On October 15, 1993, this Court issued a permanent order of protection directing the defendant to stay away from the complainant and to refrain from attempting to contact her. The People now move for an order amending the order of protection to include the complainant’s three children, two of whom are the defendant’s biological children.
The defendant was charged with Aggravated Harassment in violation of Penal Law 240.30(1) and Criminal Contempt in the Second Degree in violation of Penal Law 215.50(3) in an information bearing index number 19402/93. The complainant alleged in her supporting deposition annexed to the information that the defendant had made approximately twelve telephone calls threatening to kill her and to kill her children during the period from August 13, 1993 to September 3, 1993.
The defendant was charged with an additional violation of Penal Law 215.50(3) under index number 21297/93. The complainant’s supporting deposition annexed to the second information alleged that the defendant had made approximately twenty-five telephone calls during a three day period from September 7 through September 9, 1993, threatening to kill her, and that these calls were made in violation of a Family Court temporary order of protection dated August 17, 1993.
The District Court temporary order of protection was issued on September 10, 1993. Both temporary orders of protection ordered the defendant to stay away from and to refrain from contacting the complainant and her children.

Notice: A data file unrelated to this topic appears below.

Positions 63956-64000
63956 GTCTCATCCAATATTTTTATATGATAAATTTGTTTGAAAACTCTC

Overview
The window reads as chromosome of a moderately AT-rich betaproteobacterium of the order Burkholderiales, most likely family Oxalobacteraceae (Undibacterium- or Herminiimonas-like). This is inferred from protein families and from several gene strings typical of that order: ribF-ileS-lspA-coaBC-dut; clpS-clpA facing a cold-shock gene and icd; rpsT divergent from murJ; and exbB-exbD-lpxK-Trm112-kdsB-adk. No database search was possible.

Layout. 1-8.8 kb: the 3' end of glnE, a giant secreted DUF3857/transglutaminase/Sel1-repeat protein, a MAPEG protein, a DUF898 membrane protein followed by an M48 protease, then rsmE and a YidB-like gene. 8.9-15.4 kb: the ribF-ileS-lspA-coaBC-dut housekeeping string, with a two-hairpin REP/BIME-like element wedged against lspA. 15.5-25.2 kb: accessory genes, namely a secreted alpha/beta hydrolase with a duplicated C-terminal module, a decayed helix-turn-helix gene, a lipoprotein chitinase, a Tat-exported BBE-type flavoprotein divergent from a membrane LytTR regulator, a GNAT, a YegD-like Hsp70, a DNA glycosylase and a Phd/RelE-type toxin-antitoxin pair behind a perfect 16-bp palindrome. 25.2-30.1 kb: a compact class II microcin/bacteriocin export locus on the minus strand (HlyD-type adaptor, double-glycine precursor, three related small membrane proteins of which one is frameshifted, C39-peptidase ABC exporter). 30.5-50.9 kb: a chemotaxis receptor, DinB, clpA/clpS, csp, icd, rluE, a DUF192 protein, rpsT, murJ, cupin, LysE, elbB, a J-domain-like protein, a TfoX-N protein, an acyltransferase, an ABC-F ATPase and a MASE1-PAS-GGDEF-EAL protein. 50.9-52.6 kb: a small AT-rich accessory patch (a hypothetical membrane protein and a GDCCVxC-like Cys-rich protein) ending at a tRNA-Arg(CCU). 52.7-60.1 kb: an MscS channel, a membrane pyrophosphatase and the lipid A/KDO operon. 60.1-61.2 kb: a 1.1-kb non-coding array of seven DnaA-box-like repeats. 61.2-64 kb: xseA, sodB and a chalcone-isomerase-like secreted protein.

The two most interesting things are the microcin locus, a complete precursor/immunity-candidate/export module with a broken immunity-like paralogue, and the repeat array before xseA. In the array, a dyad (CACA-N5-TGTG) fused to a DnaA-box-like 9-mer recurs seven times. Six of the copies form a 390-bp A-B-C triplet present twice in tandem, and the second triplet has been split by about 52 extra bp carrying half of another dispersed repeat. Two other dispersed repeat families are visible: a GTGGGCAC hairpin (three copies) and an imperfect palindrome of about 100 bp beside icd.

On October 15, 1993, the defendant entered a plea of guilty to Aggravated Harassment and Criminal Contempt in the Second Degree, and was sentenced to concurrent terms in the Nassau County Correctional Center of ninety days on the first count and thirty days on the second count, as well as to an $85.00 mandatory surcharge and $5.00 crime victim assistance fee on each count.
At the time of sentencing, the Court also issued a permanent order of protection directing the defendant to stay away from the complainant and to refrain from contacting her, in response to the People’s application therefor. The People neglected to request inclusion of the children in the protective order at that time.
The People now wish to amend the order of protection, three days before the defendant is scheduled to be released from jail, to include a provision preventing the defendant from contacting the children, contending that this omission was an oversight which may be corrected by the Court.